The new era of unsubsidized wind and solar projects will mean developers facing a smaller pool of potential lenders, resulting in “a squeeze” on the debt ratios that they have enjoyed up to now, according to BNP Paribas.
The French bank, which is one of the largest providers of project finance debt for renewable energy plants, with a target to double cumulative lending to 15 billion euros between 2015 and 2020, predicted that projects would be subject to more conservative financing structures in the unsubsidized future. Mark Muldowney, managing director, energy and infrastructure for BNP Paribas, told BNEF in an interview: “There would be a squeeze on the average ratios that the banks have used in the past.” He added: “On the debt-equity ratio, this could fall from 80:20 to two-thirds-one-third, but it would be case by case.”
There would also be implications for the tenors on project finance loans, and for the pricing of that debt, he said. In the last year debt pricing has declined, but this trend could go into reverse as subsidies disappear. Muldowney reported that he is seeing more financing proposals crossing his desk from battery project developers: “To finance a battery project with debt, you would want a contracted revenue stream and you would not want to take much risk on the medium-term value of batteries.”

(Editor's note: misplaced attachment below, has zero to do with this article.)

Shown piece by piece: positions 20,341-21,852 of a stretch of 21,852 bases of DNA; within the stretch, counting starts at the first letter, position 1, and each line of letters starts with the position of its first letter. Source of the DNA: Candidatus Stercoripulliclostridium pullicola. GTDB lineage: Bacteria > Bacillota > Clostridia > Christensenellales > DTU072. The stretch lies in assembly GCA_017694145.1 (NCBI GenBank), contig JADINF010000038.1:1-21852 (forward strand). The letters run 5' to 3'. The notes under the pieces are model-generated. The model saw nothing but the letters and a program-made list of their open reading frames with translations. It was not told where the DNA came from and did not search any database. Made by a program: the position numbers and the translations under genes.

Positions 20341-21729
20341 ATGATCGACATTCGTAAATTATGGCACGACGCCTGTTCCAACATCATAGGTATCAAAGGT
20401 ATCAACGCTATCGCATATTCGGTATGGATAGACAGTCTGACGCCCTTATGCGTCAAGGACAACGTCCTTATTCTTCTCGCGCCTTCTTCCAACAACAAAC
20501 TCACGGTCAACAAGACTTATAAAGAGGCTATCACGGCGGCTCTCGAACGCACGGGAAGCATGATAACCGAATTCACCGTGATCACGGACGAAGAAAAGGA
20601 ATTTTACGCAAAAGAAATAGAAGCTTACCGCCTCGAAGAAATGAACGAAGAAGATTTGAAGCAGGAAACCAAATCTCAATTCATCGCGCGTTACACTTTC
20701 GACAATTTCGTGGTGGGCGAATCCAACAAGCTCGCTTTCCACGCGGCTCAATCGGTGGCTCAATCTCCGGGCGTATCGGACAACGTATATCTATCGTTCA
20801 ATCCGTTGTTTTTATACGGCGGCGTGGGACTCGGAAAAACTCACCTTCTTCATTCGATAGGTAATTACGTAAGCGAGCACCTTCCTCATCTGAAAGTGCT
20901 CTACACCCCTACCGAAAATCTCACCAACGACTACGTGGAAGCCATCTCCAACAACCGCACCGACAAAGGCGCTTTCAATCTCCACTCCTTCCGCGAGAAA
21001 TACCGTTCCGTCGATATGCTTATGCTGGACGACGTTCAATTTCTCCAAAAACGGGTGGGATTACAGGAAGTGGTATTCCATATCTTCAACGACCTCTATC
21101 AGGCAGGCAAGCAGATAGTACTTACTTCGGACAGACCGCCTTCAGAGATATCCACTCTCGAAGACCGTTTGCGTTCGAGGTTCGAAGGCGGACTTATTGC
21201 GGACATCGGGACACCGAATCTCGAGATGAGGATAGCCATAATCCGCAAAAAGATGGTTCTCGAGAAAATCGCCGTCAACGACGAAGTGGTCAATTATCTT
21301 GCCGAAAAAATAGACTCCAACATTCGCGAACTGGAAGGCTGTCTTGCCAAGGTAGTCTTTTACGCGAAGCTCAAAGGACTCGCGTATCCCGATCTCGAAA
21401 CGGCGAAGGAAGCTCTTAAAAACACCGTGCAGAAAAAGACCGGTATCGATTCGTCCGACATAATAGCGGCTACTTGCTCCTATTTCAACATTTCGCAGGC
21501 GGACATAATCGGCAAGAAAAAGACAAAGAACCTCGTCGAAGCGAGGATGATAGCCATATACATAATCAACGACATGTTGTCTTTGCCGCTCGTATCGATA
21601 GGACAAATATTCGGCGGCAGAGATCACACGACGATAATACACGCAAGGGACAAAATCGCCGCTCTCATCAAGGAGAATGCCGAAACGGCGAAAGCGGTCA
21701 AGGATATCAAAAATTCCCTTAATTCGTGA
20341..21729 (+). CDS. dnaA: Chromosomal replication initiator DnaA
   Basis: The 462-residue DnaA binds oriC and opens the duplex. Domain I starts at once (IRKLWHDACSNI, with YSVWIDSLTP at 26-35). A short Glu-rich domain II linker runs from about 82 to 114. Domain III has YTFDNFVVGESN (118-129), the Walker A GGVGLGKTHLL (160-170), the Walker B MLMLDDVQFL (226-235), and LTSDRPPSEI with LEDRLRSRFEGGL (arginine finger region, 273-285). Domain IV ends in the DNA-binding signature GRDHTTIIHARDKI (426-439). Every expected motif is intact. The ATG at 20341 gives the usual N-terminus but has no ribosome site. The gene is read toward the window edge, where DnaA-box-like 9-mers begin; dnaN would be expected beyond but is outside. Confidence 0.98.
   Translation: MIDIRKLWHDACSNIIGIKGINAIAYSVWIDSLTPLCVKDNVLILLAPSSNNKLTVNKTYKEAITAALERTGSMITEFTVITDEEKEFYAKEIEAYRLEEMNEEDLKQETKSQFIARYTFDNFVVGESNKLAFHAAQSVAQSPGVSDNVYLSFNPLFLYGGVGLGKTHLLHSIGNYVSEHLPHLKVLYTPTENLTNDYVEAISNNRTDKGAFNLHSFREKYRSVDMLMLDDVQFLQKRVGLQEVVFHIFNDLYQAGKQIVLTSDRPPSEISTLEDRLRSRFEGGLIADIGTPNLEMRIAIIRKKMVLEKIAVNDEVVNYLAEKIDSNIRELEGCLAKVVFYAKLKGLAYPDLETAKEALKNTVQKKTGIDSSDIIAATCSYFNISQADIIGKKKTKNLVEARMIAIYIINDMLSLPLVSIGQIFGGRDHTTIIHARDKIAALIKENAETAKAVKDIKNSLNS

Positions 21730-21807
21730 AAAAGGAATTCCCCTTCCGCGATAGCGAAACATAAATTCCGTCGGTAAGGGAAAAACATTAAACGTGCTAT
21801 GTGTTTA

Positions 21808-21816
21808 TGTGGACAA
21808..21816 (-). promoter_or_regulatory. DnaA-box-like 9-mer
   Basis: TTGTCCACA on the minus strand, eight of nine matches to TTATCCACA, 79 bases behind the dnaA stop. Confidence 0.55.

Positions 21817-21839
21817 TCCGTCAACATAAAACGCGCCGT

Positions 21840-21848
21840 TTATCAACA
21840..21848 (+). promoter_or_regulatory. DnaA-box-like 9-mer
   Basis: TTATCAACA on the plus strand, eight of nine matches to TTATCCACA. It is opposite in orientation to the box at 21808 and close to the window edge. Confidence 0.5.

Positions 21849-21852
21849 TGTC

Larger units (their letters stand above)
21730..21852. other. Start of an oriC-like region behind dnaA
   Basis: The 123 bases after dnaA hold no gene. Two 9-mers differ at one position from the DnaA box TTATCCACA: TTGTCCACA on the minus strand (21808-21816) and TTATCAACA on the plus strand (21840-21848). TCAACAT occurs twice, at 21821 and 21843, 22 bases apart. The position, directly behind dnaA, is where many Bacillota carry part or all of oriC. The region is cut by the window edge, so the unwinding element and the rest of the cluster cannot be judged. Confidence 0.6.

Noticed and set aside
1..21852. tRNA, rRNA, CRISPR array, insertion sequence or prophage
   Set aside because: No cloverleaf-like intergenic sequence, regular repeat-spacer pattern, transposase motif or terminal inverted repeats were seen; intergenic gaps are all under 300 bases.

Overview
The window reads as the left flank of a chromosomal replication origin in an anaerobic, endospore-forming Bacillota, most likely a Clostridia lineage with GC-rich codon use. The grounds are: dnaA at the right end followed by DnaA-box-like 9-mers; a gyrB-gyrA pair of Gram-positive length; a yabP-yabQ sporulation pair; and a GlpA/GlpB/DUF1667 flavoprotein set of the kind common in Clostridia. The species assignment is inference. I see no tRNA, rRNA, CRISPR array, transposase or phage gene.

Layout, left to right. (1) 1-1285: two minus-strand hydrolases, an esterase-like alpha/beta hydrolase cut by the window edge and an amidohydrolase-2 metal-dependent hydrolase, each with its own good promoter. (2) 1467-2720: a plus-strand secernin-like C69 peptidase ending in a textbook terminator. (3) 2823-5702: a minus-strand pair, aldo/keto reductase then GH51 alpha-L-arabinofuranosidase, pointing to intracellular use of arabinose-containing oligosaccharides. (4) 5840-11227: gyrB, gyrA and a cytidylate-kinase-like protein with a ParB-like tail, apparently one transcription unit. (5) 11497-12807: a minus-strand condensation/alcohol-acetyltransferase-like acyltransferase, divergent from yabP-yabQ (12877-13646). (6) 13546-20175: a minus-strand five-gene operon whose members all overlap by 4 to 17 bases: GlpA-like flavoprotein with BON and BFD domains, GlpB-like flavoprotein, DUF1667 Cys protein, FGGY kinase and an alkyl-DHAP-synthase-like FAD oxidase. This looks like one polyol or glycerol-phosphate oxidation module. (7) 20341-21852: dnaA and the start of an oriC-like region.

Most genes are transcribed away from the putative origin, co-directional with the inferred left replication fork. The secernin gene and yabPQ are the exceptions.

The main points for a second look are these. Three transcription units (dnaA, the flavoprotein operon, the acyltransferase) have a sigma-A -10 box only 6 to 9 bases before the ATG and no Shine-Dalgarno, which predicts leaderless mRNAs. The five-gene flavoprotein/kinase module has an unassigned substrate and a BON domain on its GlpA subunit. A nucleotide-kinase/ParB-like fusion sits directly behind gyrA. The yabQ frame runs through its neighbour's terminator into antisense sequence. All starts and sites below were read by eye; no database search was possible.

Read the Q&A below:
Q: What trends are you seeing in clean energy project finance at the moment?
A: This doesn’t feel like 2007 all over again. For instance, there hasn’t been an enormous return of the syndication market, which is what you would expect if things were getting very frothy.
There has not been an obvious move in debt-equity ratios in the last year, but pricing has drifted down gently, by 25 basis points or a little more. This reflects the fact that banks remain liquid and want to be involved in the renewable energy project finance market. The reduction has been across Europe, including the U.K., where we have not yet seen any Brexit issue for financing.
We are doubling our commitment to renewables over the next few years, with a target to increase cumulative exposure for BNP Paribas to 15 billion euros in 2020. There is still a lot of desire on the part of banks to be involved in this market, and interest from institutions to come into it. However, there will of course be new challenges in the unsubsidized era.
Q: How would you expect the project finance lending market to change as we move to an era of no subsidies?
A: If we are moving into a world of merchant deals or PPAs and no subsidies, there is likely to be a smaller pool of equity providers and fewer banks, and lower leverage.